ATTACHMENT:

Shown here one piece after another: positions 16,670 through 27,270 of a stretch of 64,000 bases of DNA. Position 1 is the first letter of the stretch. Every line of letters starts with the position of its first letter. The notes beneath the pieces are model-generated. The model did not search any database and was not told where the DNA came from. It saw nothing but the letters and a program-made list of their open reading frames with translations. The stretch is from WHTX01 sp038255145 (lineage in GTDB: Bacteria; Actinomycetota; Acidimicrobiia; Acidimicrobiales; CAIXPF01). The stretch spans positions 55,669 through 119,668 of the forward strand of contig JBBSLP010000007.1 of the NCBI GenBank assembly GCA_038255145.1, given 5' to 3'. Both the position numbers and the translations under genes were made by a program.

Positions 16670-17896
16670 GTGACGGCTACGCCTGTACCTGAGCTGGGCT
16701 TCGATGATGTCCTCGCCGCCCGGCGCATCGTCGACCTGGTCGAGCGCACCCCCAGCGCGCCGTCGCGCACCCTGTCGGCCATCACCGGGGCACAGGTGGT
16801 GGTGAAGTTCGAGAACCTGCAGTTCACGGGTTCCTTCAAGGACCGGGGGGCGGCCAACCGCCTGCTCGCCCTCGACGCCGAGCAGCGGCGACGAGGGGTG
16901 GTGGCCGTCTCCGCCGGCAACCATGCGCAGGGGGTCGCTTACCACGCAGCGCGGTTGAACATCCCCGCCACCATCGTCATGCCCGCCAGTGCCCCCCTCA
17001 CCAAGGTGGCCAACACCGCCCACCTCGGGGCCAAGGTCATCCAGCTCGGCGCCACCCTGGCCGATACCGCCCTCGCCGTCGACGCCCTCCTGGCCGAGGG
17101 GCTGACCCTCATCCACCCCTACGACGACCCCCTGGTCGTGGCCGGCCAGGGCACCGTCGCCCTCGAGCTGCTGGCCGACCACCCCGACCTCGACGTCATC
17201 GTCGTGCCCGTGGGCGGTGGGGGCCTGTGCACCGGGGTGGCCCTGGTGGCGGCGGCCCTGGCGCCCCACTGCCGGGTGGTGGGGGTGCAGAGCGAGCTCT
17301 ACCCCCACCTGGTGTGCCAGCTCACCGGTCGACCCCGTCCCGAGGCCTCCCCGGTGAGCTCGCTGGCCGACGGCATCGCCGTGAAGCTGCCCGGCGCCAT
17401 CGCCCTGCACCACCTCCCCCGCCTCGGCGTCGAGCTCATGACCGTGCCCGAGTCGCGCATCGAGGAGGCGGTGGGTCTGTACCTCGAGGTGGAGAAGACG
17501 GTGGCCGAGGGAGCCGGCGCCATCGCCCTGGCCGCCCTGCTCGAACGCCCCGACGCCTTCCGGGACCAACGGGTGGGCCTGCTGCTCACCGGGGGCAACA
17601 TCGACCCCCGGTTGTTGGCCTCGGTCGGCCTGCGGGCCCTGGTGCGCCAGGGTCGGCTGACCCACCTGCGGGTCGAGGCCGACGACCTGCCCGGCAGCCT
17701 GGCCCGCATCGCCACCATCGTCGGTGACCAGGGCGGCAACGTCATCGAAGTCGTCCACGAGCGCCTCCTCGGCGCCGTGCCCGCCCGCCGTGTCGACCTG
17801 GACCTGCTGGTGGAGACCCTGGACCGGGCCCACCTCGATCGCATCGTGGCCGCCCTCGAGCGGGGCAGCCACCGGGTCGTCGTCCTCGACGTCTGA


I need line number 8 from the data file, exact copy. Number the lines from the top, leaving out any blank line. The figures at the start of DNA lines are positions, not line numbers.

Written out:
17101 GCTGACCCTCATCCACCCCTACGACGACCCCCTGGTCGTGGCCGGCCAGGGCACCGTCGCCCTCGAGCTGCTGGCCGACCACCCCGACCTCGACGTCATC